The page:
Supporting Health-Related Open Source

In a recent post about Linux distributions and Open Source projects, Celeste Lyn Paul writes:

The open source operating system experience exists in pieces, scattered across a world of projects and technologies. Distributions exist because they attempt to create a unified experience from the bits and pieces of open source functionality out in that world, while establishing themselves as a vendor their users can trust.

Here, of course, she is writing about KDE and Kubuntu, but this discussion about distributions is relevent to IntraHealth.

In the recent retreat, the Informatics team talked about moving into a support role for the iHRIS software instead of the primary developer. We might look at what Ms. Paul writes about Linux distributions for direction and consider supporting and developing a Linux distribution focused on Health and Medicine.

The closest thing I can find in the Open Source space to a Health Care oriented Linux distribution is Debian Medical. It includes software related to

  • Medical practice and Patient management
  • Medical research
  • Hospital Information Systems
  • Molecular Biology and Medical Genetics
  • Development of Molecular Biology and Medical Genetics Applications
  • Medical Imaging and Development of Medical Imaging Applications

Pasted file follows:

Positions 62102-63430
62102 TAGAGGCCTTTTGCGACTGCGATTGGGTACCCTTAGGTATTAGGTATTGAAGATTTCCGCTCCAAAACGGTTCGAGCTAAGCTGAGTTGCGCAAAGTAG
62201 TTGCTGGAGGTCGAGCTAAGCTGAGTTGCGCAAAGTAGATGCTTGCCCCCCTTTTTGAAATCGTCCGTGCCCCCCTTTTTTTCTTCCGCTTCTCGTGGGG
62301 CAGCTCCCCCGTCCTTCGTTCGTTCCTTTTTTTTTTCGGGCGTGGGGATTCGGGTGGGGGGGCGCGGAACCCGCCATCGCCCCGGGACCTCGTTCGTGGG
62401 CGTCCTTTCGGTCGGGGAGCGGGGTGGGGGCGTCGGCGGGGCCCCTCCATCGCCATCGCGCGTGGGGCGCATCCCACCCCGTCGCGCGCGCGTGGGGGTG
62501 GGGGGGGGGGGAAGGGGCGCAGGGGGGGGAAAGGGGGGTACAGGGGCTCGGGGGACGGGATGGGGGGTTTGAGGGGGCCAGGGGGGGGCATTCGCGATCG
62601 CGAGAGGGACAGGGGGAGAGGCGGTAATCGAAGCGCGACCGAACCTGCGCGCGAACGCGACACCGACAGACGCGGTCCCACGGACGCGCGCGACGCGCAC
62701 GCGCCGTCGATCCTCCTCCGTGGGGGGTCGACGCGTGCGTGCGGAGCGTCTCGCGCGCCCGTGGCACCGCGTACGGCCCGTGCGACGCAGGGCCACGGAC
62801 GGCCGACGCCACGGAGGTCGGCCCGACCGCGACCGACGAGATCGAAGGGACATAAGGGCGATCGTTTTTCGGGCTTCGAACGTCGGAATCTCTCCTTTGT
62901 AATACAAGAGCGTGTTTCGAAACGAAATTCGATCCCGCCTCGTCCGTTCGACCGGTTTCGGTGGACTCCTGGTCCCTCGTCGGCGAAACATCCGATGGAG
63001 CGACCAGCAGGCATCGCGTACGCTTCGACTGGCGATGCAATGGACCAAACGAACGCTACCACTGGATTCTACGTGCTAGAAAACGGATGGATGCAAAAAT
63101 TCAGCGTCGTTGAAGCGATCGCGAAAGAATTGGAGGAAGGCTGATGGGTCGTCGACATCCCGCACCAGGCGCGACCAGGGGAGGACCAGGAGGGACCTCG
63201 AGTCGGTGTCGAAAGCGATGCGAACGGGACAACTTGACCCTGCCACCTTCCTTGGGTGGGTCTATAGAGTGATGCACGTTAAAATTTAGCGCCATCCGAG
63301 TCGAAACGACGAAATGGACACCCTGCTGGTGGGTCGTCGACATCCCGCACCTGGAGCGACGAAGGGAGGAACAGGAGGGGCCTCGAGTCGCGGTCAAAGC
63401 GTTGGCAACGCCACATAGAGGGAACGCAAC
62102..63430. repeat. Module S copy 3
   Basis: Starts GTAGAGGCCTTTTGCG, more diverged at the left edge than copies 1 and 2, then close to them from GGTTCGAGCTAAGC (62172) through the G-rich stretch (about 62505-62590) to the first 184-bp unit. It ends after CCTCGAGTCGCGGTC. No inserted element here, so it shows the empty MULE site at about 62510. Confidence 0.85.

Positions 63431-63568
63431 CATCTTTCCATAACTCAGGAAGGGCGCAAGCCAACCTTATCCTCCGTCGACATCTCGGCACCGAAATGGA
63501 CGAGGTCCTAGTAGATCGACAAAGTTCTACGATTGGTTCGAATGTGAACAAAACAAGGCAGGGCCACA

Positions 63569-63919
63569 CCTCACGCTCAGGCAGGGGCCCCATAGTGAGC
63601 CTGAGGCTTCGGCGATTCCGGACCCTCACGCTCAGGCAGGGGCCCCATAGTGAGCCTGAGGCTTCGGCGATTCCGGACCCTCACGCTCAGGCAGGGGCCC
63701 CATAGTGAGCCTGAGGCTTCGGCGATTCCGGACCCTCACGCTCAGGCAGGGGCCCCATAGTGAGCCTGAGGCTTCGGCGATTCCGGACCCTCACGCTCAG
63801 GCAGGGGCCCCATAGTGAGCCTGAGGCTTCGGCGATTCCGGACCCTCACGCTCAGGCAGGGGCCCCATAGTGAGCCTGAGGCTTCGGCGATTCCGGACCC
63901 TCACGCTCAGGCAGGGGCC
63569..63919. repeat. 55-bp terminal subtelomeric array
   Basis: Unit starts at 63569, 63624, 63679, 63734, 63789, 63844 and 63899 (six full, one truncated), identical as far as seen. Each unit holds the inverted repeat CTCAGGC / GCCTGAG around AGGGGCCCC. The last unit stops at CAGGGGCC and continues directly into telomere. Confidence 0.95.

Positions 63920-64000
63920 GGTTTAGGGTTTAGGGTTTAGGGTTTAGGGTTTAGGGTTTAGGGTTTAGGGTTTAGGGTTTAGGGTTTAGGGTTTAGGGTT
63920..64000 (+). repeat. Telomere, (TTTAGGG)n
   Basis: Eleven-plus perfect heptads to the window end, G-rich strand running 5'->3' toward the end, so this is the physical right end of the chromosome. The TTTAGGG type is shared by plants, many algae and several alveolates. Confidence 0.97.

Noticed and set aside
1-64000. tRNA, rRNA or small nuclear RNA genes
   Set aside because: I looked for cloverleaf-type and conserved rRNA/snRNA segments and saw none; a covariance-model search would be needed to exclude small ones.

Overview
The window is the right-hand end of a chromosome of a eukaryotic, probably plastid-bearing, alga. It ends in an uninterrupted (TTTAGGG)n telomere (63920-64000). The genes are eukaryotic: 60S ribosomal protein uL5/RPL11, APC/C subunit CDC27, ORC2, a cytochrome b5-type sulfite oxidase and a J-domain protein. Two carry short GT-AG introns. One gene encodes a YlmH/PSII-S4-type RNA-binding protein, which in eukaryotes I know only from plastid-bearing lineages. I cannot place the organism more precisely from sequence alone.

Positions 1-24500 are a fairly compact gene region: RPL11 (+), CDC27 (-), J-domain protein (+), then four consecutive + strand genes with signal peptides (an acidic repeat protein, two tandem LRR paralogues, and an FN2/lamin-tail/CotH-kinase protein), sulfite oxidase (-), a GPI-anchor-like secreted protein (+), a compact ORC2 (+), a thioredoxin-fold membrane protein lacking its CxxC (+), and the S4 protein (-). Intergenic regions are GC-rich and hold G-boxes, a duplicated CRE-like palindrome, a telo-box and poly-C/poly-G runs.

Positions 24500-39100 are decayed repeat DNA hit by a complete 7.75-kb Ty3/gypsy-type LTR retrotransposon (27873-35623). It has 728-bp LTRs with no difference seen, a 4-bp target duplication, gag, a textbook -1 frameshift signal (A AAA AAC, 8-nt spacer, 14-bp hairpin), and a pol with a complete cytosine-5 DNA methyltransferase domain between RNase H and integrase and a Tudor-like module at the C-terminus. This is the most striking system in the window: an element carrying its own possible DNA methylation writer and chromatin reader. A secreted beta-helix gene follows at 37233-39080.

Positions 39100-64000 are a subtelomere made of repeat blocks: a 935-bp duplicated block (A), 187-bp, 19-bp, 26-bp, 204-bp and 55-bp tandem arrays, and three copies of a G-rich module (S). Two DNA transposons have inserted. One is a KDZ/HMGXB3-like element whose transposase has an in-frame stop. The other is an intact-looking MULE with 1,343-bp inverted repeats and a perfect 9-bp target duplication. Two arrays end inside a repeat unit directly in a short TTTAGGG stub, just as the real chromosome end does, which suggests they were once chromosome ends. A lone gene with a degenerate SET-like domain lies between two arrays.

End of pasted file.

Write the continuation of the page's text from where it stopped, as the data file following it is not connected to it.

• Dental practice
  • Veterinary medicine
  • Drug databases
  • Medical Record
  • Pharmacy
  • Physiotherapy
  • Documentation and Research

This is obviously broader than our focus, but as we begin to become support for developers instead of the sole developer, it would help to have an awareness of other open-source medical software out there and a
way to distribute it to partners easily.

Also, look over Debian Medical's project goals. The following ones jump out at me as a perfect match for what IntraHealth is doing in Open Source:

  • Build a solid software base for medical health care with emphasis on easy installation, easy maintenance and security.
  • Encourage the co-operation of authors of different software projects with similar goals.
  • Test suite for easy evaluation of the quality of medical software.
  • Provide information and documentation of medical software.

When I first learned about Debian Medical, I wasn't sure how “alive” it was. Was this just another piece of abandoned hopes and dreams that so many open source projects seem to be comprised of?

But a quick glance at last month's mail archives shows that this small custom Debian distribution is thriving.

As we engage the open source community more, we should look at becoming active members of Debian Medical. Engaging the community in this way would help us learn about relevant conferences, broaden our knowledge of other software, and present opportunities to integrate our software with other Open Source software out there.

I believe this sort of engagement will cement our reputation as leaders in this field.